N59.00007: Evidence for 2D conduction channels in hydrogenated Bi_{2}Te_{3} Ayesha Lakra, Entela Buzi, Haiming Deng, Lukas Zhao, Kyungwha Park, Lia KrusinElbaum Topological insulators are quantum solids with metallic surface states that have Dirac band structure and are immune to backscattering by the nonmagnetic disorder. However, ubiquitous charged bulk defects pull the Fermi energy into the bulk, denying access to surface charge transport. We demonstrate that by inserting/removing ionic hydrogen H^{+} in a bulk Bi_{2}Te_{3} crystal, with hole densities in the 10^{20} cm^{3} range, these defects can be compensated, moving the Fermi level across the charge neutral point (CNP) into the bulk gap. The magnetoresistance R_{xx}(H) evolves from a quadratic field dependence of a typical bulk metal into a weak antilocalization (WAL) regime with a characteristic lowfield cusp near the CNP. From the fits to weak localization theory we obtain the cusp parameter α≅1.004 ± 0.005, corresponding to two 2D quantum conduction channels supported by top and bottom surfaces. The obtained temperature dependence of the dephasing length l_{φ }∝1/√T is characteristic of the 2D quantum interference. The 2D character is further confirmed by the scaling of R_{xx}(H) with the outofplane field component H⊥= Hcos??. Our results show that the 2D quantum transport can be accessed by hydrogenation disregarding the 3D bulk size.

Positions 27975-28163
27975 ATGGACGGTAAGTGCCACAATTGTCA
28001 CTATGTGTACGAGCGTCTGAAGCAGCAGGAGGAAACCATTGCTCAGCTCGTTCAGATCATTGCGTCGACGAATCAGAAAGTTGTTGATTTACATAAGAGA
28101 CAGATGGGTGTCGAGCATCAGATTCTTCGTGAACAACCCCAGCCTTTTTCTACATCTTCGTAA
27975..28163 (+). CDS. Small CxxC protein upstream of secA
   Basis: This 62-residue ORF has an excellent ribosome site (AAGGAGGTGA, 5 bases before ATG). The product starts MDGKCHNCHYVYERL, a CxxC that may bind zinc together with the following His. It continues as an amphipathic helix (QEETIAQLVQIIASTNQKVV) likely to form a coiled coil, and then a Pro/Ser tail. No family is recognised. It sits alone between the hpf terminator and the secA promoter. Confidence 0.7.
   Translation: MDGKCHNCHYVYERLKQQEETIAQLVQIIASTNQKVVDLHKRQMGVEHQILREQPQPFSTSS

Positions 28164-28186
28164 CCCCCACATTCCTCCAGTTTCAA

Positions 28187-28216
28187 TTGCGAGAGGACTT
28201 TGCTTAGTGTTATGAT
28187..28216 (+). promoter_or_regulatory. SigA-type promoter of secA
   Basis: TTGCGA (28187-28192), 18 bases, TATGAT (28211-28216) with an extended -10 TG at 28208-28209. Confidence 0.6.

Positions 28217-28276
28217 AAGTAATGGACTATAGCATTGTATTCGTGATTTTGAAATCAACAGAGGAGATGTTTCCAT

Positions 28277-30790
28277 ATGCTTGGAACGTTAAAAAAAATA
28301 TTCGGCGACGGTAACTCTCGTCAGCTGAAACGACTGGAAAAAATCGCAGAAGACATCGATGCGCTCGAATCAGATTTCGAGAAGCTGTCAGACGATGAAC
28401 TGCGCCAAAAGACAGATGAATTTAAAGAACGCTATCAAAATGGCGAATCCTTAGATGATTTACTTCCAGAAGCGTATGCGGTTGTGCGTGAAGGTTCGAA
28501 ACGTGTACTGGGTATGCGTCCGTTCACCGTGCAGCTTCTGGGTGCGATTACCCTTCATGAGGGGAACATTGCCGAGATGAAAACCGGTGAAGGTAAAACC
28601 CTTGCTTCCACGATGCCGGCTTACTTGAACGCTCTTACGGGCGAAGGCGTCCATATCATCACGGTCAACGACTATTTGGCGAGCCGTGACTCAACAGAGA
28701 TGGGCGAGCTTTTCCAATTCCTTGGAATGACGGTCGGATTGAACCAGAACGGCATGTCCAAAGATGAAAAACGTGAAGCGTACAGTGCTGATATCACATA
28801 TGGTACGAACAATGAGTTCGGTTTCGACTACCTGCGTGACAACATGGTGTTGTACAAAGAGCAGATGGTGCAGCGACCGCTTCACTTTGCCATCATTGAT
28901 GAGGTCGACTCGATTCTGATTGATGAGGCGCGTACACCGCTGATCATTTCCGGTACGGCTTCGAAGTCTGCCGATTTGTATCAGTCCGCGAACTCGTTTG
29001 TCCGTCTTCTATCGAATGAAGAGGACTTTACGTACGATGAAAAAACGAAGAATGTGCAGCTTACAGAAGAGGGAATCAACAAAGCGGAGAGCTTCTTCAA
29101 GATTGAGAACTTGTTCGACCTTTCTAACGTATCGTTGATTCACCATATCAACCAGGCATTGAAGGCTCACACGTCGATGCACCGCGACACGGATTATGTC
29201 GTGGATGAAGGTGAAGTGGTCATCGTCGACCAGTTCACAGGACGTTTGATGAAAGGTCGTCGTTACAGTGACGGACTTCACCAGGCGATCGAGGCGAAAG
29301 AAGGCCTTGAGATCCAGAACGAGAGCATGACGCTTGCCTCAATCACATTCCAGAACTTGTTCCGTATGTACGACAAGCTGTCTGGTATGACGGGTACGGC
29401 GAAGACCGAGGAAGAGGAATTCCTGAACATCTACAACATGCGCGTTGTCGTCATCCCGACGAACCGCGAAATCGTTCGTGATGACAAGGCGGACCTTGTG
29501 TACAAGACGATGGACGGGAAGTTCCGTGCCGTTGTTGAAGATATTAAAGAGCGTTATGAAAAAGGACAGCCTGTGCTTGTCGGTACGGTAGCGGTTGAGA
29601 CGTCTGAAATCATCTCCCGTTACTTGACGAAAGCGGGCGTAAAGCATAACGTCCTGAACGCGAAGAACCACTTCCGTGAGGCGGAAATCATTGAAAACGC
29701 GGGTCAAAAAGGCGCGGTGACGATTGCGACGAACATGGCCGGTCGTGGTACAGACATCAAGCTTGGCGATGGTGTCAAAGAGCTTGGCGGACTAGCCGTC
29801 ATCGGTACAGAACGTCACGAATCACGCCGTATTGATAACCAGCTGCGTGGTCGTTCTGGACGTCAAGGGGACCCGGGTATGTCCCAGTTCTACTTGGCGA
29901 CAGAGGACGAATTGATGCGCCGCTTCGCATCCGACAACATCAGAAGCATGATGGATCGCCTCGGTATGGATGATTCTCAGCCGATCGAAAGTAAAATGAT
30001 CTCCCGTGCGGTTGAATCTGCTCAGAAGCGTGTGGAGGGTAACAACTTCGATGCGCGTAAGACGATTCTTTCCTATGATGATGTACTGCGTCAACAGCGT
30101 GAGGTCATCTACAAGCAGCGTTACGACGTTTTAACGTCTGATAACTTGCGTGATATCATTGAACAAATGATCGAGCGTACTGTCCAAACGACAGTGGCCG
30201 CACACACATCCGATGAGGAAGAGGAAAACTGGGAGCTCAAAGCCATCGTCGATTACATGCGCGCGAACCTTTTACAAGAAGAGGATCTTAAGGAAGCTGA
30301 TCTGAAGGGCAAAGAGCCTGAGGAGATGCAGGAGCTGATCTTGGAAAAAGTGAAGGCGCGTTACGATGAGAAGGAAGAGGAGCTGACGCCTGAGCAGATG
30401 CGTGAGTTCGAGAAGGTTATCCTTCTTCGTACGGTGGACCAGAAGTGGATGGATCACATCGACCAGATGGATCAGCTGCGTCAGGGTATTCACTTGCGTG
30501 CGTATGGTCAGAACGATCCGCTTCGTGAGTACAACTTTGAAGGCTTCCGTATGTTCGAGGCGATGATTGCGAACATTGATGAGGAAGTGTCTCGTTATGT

Wednesday, March 16, 2022 12:54PM  1:06PM